For more, we're joined by Frederik Obermaier, co-author of the Paradise Papers, investigative reporter at Germany's leading newspaper, also worked on the Panama Papers investigation and is co-author of the book Panama Papers: The Story of a Worldwide Revelation.
Well, we do not have much time, Frederik, but if you could just start off by explaining how these papers were released, and then talk about some of the most outstanding examples within it, who this is implicating?
FREDERIK OBERMAIER: Hello. We started the Paradise Papers investigation more than a year ago. And it was the results -- the first results were published yesterday noon or noonish US East Coast time. The Paradise Papers show actually how the super-richest and how corporates hide their money offshore. Sometimes it's illegal. Sometimes it's still legal, but I think it's still illegitimate, because hiding and avoiding taxes means that there's money going away, money that our countries need, our societies need, for example, to building universities, to build streets, to build schools. So, I think this is a global problem. It's a problem in the US, but also in the European Union. And I think there's, therefore, a global approach needed.
AMY GOODMAN: So, can you talk about some of the most stunning findings in this, what you were most shocked by?
FREDERIK OBERMAIER: I was really surprised of the huge extent of how people being very close to Donald Trump being involved in offshore dealings. I think the case from Wilbur Ross shocked me the most, because we all know that there was -- he was already questioned in regards to how he disinvested, but, I mean, nobody was aware of his connection to Russia. And, I mean, he now claims that the company, Navigator Holdings, where he is still holding some interest, that he didn't know that they -- that the company they did business with in Russia, a company called SIBUR, that there is -- one stakeholder is or one shareholder is, for example, Vladimir Putin's son-in-law or the oligarch Timchenko. And I think I must admit that from a secretary of commerce, I would expect to at least know this, to research it. And I think it shows a huge conflict of interest that, in my opinion, should now be investigated.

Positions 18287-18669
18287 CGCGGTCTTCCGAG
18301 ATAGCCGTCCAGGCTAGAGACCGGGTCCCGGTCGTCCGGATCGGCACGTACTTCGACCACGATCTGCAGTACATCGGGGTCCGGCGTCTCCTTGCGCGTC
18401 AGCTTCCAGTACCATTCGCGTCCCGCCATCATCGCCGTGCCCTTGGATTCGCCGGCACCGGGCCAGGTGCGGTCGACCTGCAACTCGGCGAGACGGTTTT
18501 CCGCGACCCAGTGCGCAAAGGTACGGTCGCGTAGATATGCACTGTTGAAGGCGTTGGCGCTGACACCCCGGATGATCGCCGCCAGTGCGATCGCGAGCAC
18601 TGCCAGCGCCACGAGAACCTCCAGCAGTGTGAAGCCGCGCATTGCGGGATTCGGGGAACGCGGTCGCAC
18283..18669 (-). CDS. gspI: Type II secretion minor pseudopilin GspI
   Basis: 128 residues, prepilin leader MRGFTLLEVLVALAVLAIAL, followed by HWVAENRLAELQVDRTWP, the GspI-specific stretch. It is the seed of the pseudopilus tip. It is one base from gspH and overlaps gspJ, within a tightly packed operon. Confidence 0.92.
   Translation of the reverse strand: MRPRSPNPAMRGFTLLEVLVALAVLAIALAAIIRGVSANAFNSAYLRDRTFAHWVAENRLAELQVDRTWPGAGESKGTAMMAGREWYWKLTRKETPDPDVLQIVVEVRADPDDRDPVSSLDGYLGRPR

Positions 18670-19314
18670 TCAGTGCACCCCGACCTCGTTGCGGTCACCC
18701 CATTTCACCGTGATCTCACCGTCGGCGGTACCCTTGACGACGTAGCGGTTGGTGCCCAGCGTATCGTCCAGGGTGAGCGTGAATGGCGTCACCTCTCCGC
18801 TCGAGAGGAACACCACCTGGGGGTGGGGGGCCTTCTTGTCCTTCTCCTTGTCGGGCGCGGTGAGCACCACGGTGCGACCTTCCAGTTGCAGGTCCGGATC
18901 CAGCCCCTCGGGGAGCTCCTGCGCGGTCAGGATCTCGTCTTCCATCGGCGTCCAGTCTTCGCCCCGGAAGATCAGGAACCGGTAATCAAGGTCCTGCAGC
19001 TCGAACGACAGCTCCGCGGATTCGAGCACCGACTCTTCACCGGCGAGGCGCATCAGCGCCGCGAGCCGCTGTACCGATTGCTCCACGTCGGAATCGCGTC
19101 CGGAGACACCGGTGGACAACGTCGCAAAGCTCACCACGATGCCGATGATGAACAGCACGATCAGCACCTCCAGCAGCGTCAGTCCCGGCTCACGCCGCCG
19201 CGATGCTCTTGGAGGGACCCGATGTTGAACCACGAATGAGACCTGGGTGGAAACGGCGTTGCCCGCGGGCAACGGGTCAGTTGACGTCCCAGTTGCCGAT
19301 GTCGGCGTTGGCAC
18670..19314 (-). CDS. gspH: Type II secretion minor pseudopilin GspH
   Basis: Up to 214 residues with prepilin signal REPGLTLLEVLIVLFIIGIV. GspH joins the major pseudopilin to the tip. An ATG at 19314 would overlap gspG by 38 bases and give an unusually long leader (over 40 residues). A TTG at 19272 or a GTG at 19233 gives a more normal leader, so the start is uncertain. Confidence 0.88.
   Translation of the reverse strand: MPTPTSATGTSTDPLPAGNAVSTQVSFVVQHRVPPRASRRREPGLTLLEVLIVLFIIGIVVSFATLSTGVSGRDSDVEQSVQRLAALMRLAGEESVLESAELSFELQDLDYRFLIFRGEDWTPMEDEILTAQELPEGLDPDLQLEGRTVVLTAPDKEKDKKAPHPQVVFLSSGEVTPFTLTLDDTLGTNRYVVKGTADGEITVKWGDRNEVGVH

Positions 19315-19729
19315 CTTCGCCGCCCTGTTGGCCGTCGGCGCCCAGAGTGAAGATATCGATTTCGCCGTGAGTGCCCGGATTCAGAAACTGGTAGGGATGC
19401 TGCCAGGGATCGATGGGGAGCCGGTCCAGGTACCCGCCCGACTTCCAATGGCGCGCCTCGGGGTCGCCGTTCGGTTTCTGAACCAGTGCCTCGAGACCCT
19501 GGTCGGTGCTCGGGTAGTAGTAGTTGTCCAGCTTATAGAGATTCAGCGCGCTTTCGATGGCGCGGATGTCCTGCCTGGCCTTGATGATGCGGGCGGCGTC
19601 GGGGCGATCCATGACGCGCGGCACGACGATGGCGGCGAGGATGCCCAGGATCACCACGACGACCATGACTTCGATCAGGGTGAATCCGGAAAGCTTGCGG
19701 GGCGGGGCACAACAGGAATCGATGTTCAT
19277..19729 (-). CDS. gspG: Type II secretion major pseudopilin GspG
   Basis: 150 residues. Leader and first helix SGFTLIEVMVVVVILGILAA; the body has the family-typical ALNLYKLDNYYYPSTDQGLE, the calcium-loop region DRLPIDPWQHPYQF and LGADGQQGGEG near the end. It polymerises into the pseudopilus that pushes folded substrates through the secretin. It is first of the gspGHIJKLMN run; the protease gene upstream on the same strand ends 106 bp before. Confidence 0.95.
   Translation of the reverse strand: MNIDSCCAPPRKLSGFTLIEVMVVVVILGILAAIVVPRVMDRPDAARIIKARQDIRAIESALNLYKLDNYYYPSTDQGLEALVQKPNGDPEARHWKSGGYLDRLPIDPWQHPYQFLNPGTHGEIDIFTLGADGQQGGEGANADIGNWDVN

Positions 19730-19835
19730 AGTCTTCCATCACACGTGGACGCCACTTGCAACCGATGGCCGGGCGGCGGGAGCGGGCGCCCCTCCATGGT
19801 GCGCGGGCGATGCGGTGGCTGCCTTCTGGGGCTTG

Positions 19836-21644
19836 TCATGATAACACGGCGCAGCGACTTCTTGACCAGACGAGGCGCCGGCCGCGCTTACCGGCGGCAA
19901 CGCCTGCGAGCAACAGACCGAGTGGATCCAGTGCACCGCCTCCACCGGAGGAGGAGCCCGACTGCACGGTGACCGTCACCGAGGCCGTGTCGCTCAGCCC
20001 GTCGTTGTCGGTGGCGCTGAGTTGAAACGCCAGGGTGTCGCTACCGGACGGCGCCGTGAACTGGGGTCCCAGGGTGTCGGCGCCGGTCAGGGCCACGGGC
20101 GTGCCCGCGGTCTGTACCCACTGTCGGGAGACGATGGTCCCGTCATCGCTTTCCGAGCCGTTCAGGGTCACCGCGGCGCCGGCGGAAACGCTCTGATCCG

AMY GOODMAN: Now, explain, because the commerce secretary, when questioned, said he was divesting from his holdings. So, what does the Paradise Papers show?
FREDERIK OBERMAIER: The Paradise Papers show that he indeed did disinvest from most of his companies, but that he kept -- even after becoming secretary of commerce, that he kept, via a chain of offshore companies, interest in Navigator Holdings and that he didn't disinvest from that one. And given the current debate in the US about Russia's influence in the US, I think it is very important to have a close look at what went on there and that not only media, but also authorities and investigators, should have a look on that one.
AMY GOODMAN: You also uncovered, for example, Rex Tillerson, the secretary of state; Steve Mnuchin. Explain what you found.
FREDERIK OBERMAIER: Well, in the case of Mr. Mnuchin, it is interesting that his former bank, the CIT Bank, that they help their customers to set up structures, when they, for example, bought airplanes, to set up structures to avoid taxes. And this is things we have seen in many cases, and we have already seen that millions of dollars of taxes are avoided through such structures. And given the fact that nearly every country of the world needs money, needs tax money, to -- basically, to keep up the infrastructure, keep up universities and schools running, I think this is something the public should be well aware of, that in the Trump government, in the Trump administration, there are many people with offshore ties and that this is something they should have a close look to.
AMY GOODMAN: And very quickly, the companies, like Apple and others, what role the Paradise Papers exposes them playing?
FREDERIK OBERMAIER: The Paradise Papers show that those multinational companies are looking for -- to find always a loophole in the global tax system. So, when one loophole is closed, they try to find another one. They try to keep their taxes as low as possible. And it is countries like the US that basically miss the taxes. So, for example, if -- when a company like Nike sets up a complicated structure in the tax haven of the Netherlands, this actually means that it is a huge amount of taxes that the US state misses.
AMY GOODMAN: Frederik Obermaier, we're going to have to leave it there now, but we're going to do Part 2 and post it online at democracynow.org. He's co-author of the Paradise Papers. I'm Amy Goodman. Happy birthday, Andre Lewis!
At 16, Rana Abdelhamid was on her way to volunteer at a domestic violence shelter in New York City when she was assaulted by a stranger who tried to rip off her hijab. A black-belt in Shotokan karate, Rana was able to defend herself, but after her shock wore off, she realized that most women in her community didn't have the same opportunity. A year after her own attack, she started a self-defense class.